New York Gov. Andrew Cuomo has been getting hit by Republicans and his fellow Democrats alike in recent weeks in response to various reports that have painted his handling of the coronavirus pandemic in his state – and his interactions with local and state officials along the way – in a very unflattering and troubling light.
Even the FBI and the DOJ are now reportedly asking questions of senior Cuomo administration officials regarding the nursing home scandal, which blew up late last month after a report dropped from NY’s Democrat Attorney General Letitia James on how nursing home deaths could be as much as 50% higher than what the administration claimed they were.
Now that the dam has broken, everyone from reporters to lawmakers to state workers are stepping forward to detail allegations of political intimidation and verbal abuse from Cuomo that dates back to well before the start of the pandemic.
For example, former City and State editor in chief Morgan Pehme wrote in the New York Post this week about his alleged experiences in dealing with the Cuomo administration. One of them was in 2014:
It was 4:30 a.m., so I pulled the bathroom door shut in my one-bedroom Brooklyn apartment to answer the phone without waking my then-5-year-old. On the line was Melissa DeRosa, Gov. Cuomo’s then-communications director, now his second-in-command. She was threatening to destroy me.
While the April 2014 call I received from DeRosa didn’t come directly from the governor, I knew it bore the full weight of his power. City & State, the New York politics magazine I edited at the time, was about to publish a story exposing Cuomo’s machinations to distort the final report issued by the Moreland Commission on Public Corruption.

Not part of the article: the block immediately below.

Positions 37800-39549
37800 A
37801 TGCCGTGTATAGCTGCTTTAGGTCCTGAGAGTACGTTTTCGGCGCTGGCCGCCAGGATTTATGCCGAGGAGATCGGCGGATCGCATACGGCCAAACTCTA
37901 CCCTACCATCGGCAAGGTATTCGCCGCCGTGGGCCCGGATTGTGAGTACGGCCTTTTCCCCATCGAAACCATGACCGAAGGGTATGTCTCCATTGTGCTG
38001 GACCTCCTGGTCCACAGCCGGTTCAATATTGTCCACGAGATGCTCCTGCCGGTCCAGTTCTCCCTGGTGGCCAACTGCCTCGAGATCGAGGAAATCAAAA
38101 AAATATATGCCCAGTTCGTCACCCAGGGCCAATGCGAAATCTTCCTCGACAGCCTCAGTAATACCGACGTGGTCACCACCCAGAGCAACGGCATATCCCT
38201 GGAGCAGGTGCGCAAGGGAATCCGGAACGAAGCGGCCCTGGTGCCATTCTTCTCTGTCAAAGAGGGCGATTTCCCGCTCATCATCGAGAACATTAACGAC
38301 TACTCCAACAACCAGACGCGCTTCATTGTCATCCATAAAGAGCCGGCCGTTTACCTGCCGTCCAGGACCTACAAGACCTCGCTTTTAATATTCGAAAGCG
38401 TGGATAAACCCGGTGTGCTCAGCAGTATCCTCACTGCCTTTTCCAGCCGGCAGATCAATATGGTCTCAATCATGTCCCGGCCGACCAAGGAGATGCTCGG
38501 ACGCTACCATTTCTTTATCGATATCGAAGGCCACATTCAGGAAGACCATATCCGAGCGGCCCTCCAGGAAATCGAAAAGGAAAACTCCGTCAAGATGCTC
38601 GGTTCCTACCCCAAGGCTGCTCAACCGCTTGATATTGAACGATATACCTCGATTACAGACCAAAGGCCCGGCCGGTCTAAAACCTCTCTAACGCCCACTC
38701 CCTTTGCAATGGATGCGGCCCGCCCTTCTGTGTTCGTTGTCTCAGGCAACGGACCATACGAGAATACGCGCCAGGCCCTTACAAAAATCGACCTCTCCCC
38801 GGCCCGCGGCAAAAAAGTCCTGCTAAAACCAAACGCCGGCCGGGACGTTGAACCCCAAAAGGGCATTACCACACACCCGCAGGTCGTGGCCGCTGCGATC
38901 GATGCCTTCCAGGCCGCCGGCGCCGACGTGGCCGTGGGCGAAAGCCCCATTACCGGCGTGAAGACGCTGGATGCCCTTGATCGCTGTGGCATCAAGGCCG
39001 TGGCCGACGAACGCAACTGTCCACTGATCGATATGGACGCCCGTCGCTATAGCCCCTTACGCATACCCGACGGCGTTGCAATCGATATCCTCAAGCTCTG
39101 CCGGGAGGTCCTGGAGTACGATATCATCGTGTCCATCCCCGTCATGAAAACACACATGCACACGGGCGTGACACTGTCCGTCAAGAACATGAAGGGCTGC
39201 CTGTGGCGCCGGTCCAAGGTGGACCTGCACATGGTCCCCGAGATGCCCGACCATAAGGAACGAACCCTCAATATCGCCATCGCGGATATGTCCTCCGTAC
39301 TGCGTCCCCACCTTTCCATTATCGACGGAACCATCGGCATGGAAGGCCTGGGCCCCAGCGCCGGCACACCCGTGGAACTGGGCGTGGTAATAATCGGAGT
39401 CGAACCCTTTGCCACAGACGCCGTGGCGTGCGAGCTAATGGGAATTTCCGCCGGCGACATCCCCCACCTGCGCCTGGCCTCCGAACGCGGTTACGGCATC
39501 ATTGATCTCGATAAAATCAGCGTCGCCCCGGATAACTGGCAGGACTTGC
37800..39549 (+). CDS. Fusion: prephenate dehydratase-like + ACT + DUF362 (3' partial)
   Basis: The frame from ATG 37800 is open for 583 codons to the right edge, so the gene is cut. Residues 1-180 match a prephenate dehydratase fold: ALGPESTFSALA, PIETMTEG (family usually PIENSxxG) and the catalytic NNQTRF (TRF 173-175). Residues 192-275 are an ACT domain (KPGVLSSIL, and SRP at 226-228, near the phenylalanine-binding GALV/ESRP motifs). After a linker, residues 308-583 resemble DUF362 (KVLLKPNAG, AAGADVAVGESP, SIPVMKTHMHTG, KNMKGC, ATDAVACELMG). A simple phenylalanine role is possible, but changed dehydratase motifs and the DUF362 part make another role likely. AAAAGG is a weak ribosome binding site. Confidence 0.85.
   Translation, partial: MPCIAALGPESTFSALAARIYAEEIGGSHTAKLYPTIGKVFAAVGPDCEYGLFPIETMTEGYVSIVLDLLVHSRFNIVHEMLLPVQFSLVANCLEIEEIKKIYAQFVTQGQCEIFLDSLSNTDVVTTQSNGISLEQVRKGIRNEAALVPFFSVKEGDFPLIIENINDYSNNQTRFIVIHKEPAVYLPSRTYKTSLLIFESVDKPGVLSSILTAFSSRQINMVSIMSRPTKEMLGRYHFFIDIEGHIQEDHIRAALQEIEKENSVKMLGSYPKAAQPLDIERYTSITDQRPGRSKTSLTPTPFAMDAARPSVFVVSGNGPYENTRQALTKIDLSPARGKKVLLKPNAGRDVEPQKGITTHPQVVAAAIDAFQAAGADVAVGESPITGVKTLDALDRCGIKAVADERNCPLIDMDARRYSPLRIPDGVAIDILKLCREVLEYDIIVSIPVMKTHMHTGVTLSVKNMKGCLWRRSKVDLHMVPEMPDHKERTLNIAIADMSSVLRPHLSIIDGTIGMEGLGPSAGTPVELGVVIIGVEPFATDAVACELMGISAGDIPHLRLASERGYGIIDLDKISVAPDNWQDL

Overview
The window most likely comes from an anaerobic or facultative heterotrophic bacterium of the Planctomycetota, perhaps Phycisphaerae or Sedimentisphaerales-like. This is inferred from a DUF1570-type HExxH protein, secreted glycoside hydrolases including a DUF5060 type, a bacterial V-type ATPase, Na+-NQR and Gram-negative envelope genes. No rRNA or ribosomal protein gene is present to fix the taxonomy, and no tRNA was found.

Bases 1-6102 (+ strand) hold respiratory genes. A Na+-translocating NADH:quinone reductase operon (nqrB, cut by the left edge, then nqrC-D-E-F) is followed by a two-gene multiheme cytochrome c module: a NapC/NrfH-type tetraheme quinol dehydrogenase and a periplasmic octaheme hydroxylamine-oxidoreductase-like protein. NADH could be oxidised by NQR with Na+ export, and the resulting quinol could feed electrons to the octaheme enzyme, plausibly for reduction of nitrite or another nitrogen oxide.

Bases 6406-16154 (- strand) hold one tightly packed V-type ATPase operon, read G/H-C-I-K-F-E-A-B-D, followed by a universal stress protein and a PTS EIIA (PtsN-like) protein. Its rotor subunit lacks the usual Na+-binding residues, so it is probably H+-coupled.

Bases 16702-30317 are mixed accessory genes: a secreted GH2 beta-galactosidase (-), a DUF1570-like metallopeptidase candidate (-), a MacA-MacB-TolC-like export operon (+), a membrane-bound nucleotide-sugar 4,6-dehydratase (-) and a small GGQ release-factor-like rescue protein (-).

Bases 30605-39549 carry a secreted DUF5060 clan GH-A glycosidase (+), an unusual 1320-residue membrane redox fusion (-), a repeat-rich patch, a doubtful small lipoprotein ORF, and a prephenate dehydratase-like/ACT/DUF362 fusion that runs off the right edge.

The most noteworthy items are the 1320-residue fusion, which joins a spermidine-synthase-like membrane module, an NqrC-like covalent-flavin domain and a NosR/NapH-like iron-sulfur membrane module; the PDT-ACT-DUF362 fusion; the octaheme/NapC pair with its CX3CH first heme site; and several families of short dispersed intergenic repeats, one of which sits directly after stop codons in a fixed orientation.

Pehme said he received a text from an Albany insider last week that read “everyone has an Andrew Cuomo story.” And apparently, Cuomo’s bullying is so pervasive that stories have been axed by editors who have been afraid to get on his bad side.
“Editors kill legitimate stories because of his threats; reporters shy away from promising tips; sources stay silent,” Pehme claimed while calling on others to share their stories.
In a piece published by the New York Times earlier this week, it was noted that it was a running joke in media and political circles in NY about how Cuomo and his handlers would bully people he viewed as opponents:
The theme suffuses many of Mr. Cuomo’s interactions — accounts in which the governor berated aides and elected officials, brought people to tears and threatened to fire them or end their careers. People outside the governor’s direct control who have clashed with him said he told them they would be subject to negative news stories or political challenges or, in one case, would be publicly likened to a “child rapist.”
NEW: State workers careers threatened. Lawmakers & activists warned about negative stories being leaked. Suggesting he could liken a pol to a “child rapist.”
Tales of @NYGovCuomo's style are rampant and often ugly. We found some.
— Jesse McKinley (@jessemckinley) February 22, 2021
The “everybody knew” aspect of these stories is disturbing to me. “Everybody knew” – but said nothing? While it’s good the inconvenient truth about Cuomo is finally coming out, it absolutely should not have taken this long for that to happen.
I don’t doubt that there were journalists in NY who were fearful of Cuomo and his wrath. But I also don’t doubt that another reason why this was only well-known primarily in political and media circles until now is because Cuomo was “their guy” – warts and all.
As is the case with the national media, there are some left-leaning reporters in blue states like New York who are willing to let an awful lot slide as long as the politician they’re covering has a “D” beside their name.
And as we learned last year, that is especially the case when they’ve got a Republican president they’re eager to pin “their guy’s” darker side on.